Always Wanting More


The tale of the lab rat and the best kibble in the world…
By Elizabeth Cutright

I tell this story to friends all the time – particularly friends who may have overcome the types of standoffs I wrote about a few posts back. I don’t remember where I first read it, and though I’m sure a quick Google search would reveal all the details and intricacies of the tale, I’m happier with the vaguest of retellings.

Here’s what I know…

There was once a rat. She was a sad little lab rat, who spent her days inside a wire cage, looking out at the busy research scientists who hustled and bustled past her without so much as a “how do you do?” She spent her time deciding which corner to nap in, which bar to nibble on, and whether or not she felt up to the challenge of a go-around in the wheel.

Sometimes she was prodded and poked by cold hands encased in latex. Every now and then, a voice with a kind and caring cadence would speak to her as she was flipped on her back and pricked with a needle.

But those quiet moments of connection were few and far between. To most of the beings she encountered, she was just a tool – a piece of information whose only purpose was its part of a larger puzzle.

As she neared the end of her time in the lab, her assignments dwindled, and while she missed the previous interactions that spiced up her monotonous day, she couldn’t say she really minded the slowdown. She was grateful for the respite, for the chance at longer naps and quieter daydreams.

One day her bowl of kibble disappeared, and in its place appeared a lever. Looking cautiously to the right and left, she saw that many of her neighbors – similar “retirees” on their way out of the science biz – were also starting blankly at this new intruder. What could it mean?

Curious as ever (because rats are nothing if not curious), she daintily pressed down on the shiny metal with her front paw…a tinny rattle followed, a slight ping caused her ears to prick and then voila! …A piece of new and tasty looking kibble fell neatly from the chute. After a few investigative nibbles, she could see that this kibble was far superior to anything she’d previously tasted.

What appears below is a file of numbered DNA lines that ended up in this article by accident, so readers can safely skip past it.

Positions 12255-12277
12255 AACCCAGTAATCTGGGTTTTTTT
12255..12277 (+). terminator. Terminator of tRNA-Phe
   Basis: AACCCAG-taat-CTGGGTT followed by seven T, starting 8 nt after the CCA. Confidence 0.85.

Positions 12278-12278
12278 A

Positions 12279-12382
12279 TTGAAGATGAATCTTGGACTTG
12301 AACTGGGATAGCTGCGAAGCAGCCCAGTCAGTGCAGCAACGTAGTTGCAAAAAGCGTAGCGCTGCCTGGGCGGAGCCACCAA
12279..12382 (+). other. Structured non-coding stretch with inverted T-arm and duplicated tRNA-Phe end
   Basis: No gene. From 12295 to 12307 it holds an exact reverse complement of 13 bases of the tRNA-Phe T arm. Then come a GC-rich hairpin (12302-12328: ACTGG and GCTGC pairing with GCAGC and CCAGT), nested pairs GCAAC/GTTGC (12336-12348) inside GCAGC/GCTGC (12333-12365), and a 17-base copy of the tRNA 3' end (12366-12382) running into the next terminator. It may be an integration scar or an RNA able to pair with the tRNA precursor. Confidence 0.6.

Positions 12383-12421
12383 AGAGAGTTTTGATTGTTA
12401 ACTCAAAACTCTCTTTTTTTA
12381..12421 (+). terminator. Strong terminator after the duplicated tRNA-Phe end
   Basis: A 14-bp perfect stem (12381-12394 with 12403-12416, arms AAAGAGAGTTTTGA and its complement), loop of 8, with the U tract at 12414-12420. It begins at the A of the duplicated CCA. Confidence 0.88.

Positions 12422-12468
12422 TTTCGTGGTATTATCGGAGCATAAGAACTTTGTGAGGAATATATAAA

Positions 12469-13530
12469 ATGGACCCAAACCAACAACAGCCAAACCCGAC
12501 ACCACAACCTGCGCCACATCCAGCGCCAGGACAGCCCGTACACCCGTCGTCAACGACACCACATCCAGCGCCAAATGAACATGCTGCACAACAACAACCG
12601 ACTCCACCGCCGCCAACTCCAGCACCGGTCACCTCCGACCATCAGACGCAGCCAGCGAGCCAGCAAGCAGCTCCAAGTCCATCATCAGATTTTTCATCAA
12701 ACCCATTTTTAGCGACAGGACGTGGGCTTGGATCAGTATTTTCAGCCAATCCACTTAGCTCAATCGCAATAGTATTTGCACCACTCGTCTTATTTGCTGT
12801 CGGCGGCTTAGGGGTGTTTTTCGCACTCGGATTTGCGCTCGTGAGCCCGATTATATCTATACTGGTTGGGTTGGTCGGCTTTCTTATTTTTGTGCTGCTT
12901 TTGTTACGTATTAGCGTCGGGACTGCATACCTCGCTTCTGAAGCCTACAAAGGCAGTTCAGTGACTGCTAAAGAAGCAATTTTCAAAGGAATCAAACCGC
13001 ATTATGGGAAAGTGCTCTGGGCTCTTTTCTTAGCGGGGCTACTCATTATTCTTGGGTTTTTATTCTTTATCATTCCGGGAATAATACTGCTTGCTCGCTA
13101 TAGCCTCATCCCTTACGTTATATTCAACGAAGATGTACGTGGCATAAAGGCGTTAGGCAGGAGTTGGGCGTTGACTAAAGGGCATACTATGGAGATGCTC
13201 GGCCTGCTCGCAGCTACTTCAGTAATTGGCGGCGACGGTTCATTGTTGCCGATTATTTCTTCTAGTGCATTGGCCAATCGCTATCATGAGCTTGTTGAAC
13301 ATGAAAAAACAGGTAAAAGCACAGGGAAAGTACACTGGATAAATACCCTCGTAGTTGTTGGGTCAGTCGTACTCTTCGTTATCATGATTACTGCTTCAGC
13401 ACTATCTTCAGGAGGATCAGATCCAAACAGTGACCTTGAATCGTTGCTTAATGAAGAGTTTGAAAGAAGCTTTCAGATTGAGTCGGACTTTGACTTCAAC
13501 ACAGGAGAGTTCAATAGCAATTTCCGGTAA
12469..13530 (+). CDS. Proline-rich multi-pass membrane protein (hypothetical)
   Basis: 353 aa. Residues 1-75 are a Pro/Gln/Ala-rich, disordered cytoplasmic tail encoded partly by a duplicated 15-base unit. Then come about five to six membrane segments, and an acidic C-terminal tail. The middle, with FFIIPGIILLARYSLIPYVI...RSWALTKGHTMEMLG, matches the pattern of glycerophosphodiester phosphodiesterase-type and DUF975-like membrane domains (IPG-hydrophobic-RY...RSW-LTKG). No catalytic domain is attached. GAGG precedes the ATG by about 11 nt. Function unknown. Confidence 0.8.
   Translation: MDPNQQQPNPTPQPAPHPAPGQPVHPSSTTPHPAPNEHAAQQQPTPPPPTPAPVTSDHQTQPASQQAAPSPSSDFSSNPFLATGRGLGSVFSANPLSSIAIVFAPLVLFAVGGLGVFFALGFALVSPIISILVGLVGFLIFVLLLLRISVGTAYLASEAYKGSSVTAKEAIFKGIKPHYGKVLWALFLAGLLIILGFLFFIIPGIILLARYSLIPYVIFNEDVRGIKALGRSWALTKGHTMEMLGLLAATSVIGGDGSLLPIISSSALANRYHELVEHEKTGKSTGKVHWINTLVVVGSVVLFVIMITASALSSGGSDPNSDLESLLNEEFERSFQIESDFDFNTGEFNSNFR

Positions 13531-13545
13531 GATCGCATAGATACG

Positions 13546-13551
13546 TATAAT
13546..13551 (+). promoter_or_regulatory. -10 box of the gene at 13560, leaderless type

This was, hands down, the BEST kibble ever.

She pushed the handle again, and after another rattle and ping, another piece appeared.

And another…and another…and another.

Around her, the cages shook with excitement as her neighbors made their own kibble discoveries.

Rattle. Ping. Prize.

Over and over again.

And then it stopped.

She pushed and pushed, but nothing appeared. She waited…then tried again.

Still nothing.

Her neighbors were also starting to experience a breakdown in this new kibble delivery system.

And then…just as she was about to give up…she tried one more push and was rewarded with that beautiful, lovely, anxiously anticipated and pleasure-everlasting rattle, ping, prize.

And so it went.

Rattle. Ping. Prize.

Push. Push. Push.

Inconsistent delivery kept all the rats attuned to their own kibble chutes. The wheels were left without spinning. The quiet cage corners without napping.

Rattle. Ping. Prize.

Push. Push. Push.

After a few days, the researchers stopped the experiment – afraid their rat-tailed friends would rattle-ping-prize themselves into ill health and, quite possibly, death.

The rattle-ping-prize had become addictive.

The experiment had proved its point.

When the reward is inconsistently given, we will just keep pushing that lever…over and over and over again.

Hoping each time, that the next rattle-ping-push will be prize enough to overcome all the push-push-push that keeps us wanting more.

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